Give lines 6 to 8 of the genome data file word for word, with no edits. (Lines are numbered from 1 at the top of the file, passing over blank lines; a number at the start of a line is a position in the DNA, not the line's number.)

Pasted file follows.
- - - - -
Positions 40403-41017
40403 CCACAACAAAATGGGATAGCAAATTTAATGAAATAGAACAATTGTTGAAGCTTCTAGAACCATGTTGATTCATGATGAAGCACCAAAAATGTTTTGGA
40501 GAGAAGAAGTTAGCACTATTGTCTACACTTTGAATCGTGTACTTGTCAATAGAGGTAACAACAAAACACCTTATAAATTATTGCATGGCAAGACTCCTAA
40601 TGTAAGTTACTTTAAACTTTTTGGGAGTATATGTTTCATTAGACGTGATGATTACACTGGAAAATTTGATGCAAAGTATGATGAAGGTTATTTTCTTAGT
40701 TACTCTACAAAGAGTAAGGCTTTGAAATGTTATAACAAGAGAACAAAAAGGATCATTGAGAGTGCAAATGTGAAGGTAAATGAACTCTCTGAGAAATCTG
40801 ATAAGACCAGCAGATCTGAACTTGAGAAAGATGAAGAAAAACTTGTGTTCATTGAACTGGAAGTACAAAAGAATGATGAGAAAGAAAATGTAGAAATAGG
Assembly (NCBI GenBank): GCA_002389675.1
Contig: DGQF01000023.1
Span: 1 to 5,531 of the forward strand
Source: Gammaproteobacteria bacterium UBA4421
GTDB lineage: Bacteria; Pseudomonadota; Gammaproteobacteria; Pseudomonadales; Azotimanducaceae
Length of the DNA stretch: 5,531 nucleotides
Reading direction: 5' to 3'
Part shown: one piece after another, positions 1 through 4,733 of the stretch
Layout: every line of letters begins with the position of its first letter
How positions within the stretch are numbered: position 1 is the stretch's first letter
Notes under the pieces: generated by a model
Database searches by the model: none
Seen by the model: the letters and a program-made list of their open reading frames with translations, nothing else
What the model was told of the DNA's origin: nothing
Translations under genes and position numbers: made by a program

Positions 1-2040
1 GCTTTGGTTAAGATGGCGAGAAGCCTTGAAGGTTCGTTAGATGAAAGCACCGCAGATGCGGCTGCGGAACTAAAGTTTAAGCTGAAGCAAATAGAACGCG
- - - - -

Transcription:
40801 ATAAGACCAGCAGATCTGAACTTGAGAAAGATGAAGAAAAACTTGTGTTCATTGAACTGGAAGTACAAAAGAATGATGAGAAAGAAAATGTAGAAATAGG
Assembly (NCBI GenBank): GCA_002389675.1
Contig: DGQF01000023.1